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WAMs: Why Worry?

Philosophical Papers 40 (2):155 - 177 (2011)

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  1. Taking Stock of Engineering Epistemology: Multidisciplinary Perspectives.Vivek Kant & Eric Kerr - 2019 - Philosophy and Technology 32 (4):685-726.
    How engineers know, and act on that knowledge, has a profound impact on society. Consequently, the analysis of engineering knowledge is one of the central challenges for the philosophy of engineering. In this article, we present a thematic multidisciplinary conceptual survey of engineering epistemology and identify key areas of research that are still to be comprehensively investigated. Themes are organized based on a survey of engineering epistemology including research from history, sociology, philosophy, design theory, and engineering itself. Five major interrelated (...)
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  • Skeptical Pragmatic Invariantism: Good, but Not Good Enough.Alexander Dinges - 2016 - Synthese 193 (8):2577-2593.
    In this paper, I will discuss what I will call “skeptical pragmatic invariantism” as a potential response to the intuitions we have about scenarios such as the so-called bank cases. SPI, very roughly, is a form of epistemic invariantism that says the following: The subject in the bank cases doesn’t know that the bank will be open. The knowledge ascription in the low standards case seems appropriate nevertheless because it has a true implicature. The goal of this paper is to (...)
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  • The Practical Origins of Epistemic Contextualism.Michael Hannon - 2013 - Erkenntnis 78 (4):899-919.
    This paper explores how the purpose of the concept of knowledge affects knowledge ascriptions in natural language. I appeal to the idea that the role of the concept of knowledge is to flag reliable informants, and I use this idea to illuminate and support contextualism about ‘knows’. I argue that practical pressures that arise in an epistemic state of nature provide an explanatory basis for a brand of contextualism that I call ‘practical interests contextualism’. I also answer some questions that (...)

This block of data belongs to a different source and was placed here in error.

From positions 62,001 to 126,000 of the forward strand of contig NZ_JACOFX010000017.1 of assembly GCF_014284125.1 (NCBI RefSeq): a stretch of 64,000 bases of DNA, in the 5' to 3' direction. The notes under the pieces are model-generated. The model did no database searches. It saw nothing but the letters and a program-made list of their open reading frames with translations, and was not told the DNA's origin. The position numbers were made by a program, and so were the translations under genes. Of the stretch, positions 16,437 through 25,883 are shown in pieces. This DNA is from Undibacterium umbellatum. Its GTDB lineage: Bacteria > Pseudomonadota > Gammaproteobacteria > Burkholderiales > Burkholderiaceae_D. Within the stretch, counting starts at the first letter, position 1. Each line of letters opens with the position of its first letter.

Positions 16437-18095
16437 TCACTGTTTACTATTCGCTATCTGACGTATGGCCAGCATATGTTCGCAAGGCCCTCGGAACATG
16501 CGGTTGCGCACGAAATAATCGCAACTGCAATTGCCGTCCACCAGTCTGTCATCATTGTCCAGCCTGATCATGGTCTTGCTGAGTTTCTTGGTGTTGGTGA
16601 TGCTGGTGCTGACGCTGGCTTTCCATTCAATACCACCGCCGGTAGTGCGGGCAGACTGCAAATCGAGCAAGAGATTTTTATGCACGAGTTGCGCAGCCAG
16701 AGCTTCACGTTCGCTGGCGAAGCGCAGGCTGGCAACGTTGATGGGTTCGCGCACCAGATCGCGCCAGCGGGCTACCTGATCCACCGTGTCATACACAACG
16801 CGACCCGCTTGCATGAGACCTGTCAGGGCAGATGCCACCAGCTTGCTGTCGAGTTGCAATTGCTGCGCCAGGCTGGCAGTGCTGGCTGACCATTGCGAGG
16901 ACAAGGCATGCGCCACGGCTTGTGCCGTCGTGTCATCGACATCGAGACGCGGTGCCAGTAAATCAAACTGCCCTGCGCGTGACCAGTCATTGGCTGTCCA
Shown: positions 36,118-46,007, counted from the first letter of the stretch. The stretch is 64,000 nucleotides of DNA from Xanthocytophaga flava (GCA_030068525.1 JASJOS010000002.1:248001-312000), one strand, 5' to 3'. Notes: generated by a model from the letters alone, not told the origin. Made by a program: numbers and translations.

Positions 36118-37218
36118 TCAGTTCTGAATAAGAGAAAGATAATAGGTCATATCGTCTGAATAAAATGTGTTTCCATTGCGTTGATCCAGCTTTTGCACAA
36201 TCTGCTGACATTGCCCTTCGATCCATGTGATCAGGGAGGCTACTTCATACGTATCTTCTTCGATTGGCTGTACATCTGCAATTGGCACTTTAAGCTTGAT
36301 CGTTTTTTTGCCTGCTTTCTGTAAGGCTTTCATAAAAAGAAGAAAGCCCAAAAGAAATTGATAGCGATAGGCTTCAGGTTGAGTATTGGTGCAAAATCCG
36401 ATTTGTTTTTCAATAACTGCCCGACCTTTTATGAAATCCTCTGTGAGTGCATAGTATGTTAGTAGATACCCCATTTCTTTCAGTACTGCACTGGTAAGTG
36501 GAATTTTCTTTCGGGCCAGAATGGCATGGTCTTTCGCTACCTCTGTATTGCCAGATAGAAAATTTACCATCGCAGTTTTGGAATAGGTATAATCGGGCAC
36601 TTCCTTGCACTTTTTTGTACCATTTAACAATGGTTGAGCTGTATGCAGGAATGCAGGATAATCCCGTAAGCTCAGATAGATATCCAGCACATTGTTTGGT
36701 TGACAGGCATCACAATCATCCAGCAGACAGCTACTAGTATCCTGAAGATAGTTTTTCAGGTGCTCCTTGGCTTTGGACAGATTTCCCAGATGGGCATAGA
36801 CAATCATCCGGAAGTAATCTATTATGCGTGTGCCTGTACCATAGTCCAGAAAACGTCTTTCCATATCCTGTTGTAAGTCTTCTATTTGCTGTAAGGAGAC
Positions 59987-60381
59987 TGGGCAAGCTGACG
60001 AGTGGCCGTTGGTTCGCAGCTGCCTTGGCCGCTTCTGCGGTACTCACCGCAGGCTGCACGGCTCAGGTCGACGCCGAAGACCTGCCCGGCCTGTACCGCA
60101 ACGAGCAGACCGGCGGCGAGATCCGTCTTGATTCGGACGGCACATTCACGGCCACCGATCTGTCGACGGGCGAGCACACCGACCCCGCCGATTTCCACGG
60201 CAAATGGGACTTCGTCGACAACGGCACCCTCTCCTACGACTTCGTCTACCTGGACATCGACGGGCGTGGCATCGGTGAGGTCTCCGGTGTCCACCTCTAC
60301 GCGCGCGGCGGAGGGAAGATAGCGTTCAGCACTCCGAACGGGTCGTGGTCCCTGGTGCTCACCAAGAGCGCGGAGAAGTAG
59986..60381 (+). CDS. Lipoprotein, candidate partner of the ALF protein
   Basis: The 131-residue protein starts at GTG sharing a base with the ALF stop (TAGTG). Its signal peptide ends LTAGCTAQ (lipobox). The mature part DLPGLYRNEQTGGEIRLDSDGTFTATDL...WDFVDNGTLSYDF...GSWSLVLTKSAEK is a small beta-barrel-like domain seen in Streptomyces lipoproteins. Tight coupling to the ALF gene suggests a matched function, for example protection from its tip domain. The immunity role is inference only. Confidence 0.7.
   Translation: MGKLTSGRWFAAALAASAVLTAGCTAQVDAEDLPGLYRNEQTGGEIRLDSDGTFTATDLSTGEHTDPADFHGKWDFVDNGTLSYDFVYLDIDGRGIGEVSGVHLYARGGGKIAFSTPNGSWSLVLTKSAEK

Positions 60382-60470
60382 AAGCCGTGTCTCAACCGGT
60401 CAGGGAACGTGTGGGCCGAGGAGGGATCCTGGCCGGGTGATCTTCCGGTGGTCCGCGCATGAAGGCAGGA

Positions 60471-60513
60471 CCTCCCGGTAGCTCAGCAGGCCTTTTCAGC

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  • Knowledge, Pragmatics, and Error.Dirk Kindermann - 2016 - Grazer Philosophische Studien 93 (3):429-57.
    ‘Know-that’, like so many natural language expressions, exhibits patterns of use that provide evidence for its context-sensitivity. A popular family of views – call it prag- matic invariantism – attempts to explain the shifty patterns by appeal to a pragmatic thesis: while the semantic meaning of ‘know-that’ is stable across all contexts of use, sentences of the form ‘S knows [doesn’t know] that p’ can be used to communicate a pragmatic content that depends on the context of use. In this (...)
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  • Epistemic Contextualism: A Normative Approach.Robin McKenna - 2013 - Pacific Philosophical Quarterly 94 (1):101-123.
    In his Knowledge and Practical Interests Jason Stanley argues that the view he defends, which he calls interest-relative invariantism, is better supported by certain cases than epistemic contextualism. In this article I argue that a version of epistemic contextualism that emphasizes the role played by the ascriber's practical interests in determining the truth-conditions of her ‘knowledge’ ascriptions – a view that I call interests contextualism – is better supported by Stanley's cases than interest-relative invariantism or other versions of epistemic contextualism. (...)
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  • Epistemic Invariantism and Contextualist Intuitions.Alexander Dinges - 2016 - Episteme 13 (2):219-232.
    Epistemic invariantism, or invariantism for short, is the position that the proposition expressed by knowledge sentences does not vary with the epistemic standard of the context in which these sentences can be used. At least one of the major challenges for invariantism is to explain our intuitions about scenarios such as the so-called bank cases. These cases elicit intuitions to the effect that the truth-value of knowledge sentences varies with the epistemic standard of the context in which these sentences can (...)
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  • Pritchard, Revisionism and Warranted Assertability.Nathan Cockram - 2016 - Acta Analytica 31 (4):439-454.
    Against contextualism, Duncan Pritchard has argued that conversational pragmatics give rise to an argument in favour of invariantist neoMooreanism. More specifically, he argues that when we conjoin a Moorean view with a warranted assertability manoeuvre, we can satisfy our pretheoretical intuitions (which are decidedly invariantist), whereas contextualists cannot. In the following paper, I challenge Pritchard’s argument and contend that he is too quick to declare victory for invariantism, for not only does the WAM he employs appear to be ad hoc (...)
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